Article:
DANCING WITH THE FBI
While working on the literary adventure of my Memoirs I received two large cardboard boxes in the mail. Much to my surprise they were gifts from the FBI—my Freedom of Information (FOIA) files of about 300 pages, only a small part of some 10,000 pages covering all my US “intelligence” agencies’ records of my nefarious past. I had applied for them so long ago that I had given up hope of ever seeing them. They provide the only practical means, short of personal counter- intelligence, to US citizens of learning how their own government snoops into their lives.
This intensive campaign of spying and careful record keeping also served the purpose of reminding me of activities I had long forgotten. Among other things, I had been named as an unindicted co-conspirator (later dropped) in the Harrisburg 8 Conspiracy case for planning to kidnap Henry Kissinger and placing bombs under the Capitol, which FBI chief JE Hoover wanted to use to discredit our religious peace movement.
Apparently on April 1, 1972 “at a rally held in Harrisburg… Paul Mayer read 8 names of persons claiming responsibility for the York sabotage… [where] 313 casings for 500 pound bombs ready for shipment were damaged by a group referring to itself as ‘Citizens Committee to Demilitarize Industry’…. While it is recognized that Mayer will be uncooperative when contacted…every investigative venue must be pursued to its logical conclusion.”
The files engage in a fascinating analysis of my views on non-violence and violence. “Subject states that violence does not apply to things, such as draft files, but to people, such as napalmed children in Vietnam…. And subject states that ‘the day may come when to be non-violent may be more violent than to be violent’—a position once hinted at by Ghandi. But when a synopsis states that: “He believes that violence which applies to people is sometimes justified,” one analyst almost comes to my defense with “Advise in detail where this is supported?” and concludes that “in no instances do the details indicate subject has stated (or believes) violence to people is sometimes justified.” They were trying to determine just how dangerous I was. My day-and-night observers were also troubled that “he has expressed brotherhood with the Black Panthers and Weatherman while disagreeing with their tactics.”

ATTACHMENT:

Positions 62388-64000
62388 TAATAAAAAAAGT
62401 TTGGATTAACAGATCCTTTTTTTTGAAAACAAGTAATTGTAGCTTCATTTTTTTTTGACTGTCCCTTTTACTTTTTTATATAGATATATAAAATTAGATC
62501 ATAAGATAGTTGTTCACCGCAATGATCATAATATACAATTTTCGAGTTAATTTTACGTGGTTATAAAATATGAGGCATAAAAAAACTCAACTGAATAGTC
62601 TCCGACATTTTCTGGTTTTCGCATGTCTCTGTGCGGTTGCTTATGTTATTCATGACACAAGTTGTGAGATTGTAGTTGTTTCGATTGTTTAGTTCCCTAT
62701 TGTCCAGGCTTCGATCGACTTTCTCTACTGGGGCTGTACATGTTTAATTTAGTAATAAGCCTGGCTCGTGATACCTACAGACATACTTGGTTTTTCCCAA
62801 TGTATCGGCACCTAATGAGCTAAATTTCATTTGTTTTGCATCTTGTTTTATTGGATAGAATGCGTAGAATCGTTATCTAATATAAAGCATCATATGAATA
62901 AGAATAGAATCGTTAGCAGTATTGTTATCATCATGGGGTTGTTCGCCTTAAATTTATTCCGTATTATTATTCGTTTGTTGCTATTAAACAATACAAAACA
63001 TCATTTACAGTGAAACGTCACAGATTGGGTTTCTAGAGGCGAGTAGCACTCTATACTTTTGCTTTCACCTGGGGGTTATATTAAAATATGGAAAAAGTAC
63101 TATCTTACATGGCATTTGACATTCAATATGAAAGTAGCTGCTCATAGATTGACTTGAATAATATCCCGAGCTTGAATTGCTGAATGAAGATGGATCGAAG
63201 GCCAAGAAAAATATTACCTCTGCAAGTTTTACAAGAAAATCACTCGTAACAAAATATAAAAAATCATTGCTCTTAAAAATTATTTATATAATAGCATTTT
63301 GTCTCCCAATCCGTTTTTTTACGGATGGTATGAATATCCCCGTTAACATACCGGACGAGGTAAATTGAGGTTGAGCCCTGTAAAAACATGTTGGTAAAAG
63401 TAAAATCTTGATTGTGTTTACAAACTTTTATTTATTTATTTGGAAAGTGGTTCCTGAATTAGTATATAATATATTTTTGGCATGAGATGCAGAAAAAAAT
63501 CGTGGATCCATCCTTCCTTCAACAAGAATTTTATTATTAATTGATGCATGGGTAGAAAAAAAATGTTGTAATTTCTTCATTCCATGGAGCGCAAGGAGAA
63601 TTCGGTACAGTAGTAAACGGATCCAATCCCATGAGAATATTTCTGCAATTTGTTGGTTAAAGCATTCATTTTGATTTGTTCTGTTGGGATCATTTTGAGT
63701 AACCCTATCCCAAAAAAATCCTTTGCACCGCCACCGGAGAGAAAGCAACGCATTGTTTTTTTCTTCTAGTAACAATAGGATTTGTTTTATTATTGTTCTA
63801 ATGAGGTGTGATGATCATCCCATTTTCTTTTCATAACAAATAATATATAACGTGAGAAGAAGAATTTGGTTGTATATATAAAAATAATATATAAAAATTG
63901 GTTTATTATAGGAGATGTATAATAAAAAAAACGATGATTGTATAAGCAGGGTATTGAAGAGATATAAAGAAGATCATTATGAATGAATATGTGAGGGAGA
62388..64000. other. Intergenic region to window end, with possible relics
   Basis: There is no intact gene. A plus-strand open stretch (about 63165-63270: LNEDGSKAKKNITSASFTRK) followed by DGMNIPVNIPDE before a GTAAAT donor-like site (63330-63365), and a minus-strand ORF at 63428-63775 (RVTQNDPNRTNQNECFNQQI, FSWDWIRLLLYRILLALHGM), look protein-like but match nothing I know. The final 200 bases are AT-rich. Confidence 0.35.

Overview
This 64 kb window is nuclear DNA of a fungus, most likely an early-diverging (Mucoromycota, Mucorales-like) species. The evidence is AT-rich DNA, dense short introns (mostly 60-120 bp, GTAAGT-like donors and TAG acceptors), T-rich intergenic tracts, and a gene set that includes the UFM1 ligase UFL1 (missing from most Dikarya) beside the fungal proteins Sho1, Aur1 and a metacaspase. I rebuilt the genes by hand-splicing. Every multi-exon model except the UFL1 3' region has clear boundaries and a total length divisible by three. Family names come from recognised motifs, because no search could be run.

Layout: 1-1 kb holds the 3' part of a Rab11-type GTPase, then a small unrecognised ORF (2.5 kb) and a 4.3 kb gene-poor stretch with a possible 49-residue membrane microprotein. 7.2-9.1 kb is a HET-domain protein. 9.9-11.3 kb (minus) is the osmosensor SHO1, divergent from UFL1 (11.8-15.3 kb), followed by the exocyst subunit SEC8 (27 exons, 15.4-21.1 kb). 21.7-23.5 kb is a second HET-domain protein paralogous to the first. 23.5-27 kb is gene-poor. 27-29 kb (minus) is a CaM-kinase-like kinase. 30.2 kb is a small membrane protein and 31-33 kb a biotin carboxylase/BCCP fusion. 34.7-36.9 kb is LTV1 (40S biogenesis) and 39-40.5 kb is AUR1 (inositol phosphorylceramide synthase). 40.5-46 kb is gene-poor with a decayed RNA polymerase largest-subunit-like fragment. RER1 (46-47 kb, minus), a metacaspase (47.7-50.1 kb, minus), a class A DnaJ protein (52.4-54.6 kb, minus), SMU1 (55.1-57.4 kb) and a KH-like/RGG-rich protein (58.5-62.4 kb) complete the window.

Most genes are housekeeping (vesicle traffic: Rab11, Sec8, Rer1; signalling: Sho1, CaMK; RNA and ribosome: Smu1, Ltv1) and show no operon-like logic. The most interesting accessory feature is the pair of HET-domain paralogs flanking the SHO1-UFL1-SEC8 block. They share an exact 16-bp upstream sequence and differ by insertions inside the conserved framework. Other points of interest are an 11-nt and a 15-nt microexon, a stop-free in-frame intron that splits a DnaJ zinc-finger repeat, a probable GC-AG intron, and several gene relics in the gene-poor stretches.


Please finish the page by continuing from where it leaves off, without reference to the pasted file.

Hoover’s G-Men seemed to listen to every rally speech, monitor my sermons and read every op-ed piece. Of course they also used phone taps and informers. I later realized that we had one living right in our East Orange community house. Through the interception of some grandiose correspondence with a prisoner they accused me of traveling to Cuba in 1970 to raise money—a far-fetched and fictitious charge because this was many years before my first visit to Cuba. Similarly they discovered that I was “organizing minor sabotage among employees at Picattiny Arsenal.” This charge was true and the leak scuttled a potentially powerful and profound action. I had met a group of devout Catholic laymen who worked as engineers and technicians in one of the biggest bomb plants in the country in Dover, NJ. They were seriously and prayerfully contemplating some act of nonviolent action against these instruments of death and I always thought that their or my phones had been tapped.
It was apparently through this same leak that the protectors of our First Amendment also discovered that “he assisted in harboring fugitive XXXX” (name blanked out but undoubtedly they meant Fr. Dan Dan Berrigan).
The files also report that “Paul Mayer led 15 persons in a sit-in at the Archdiocese of NY offices to protest the RC Church’s position regarding demands made by _________ [James Foreman in the Black Manifesto] for reparation to negroes.”
Finally “Due to his anarchistic (sic) beliefs, including his views of violence and his involvement at least in the defense of those who have participated in the destruction of Government property in opposition to the Vietnam War; and due to his frequent travels throughout the country making speeches supporting his views to obtain funds and muster support both for his cause and the cause of PCPJ, it is recommended that Mayer be placed on Priority II of the Security Index.” It’s nice to get a promotion somewhere.
Would that US military, police, prison and intelligence agencies be held to such scrutiny, high standards and moral delicacy about their views on and use of violence.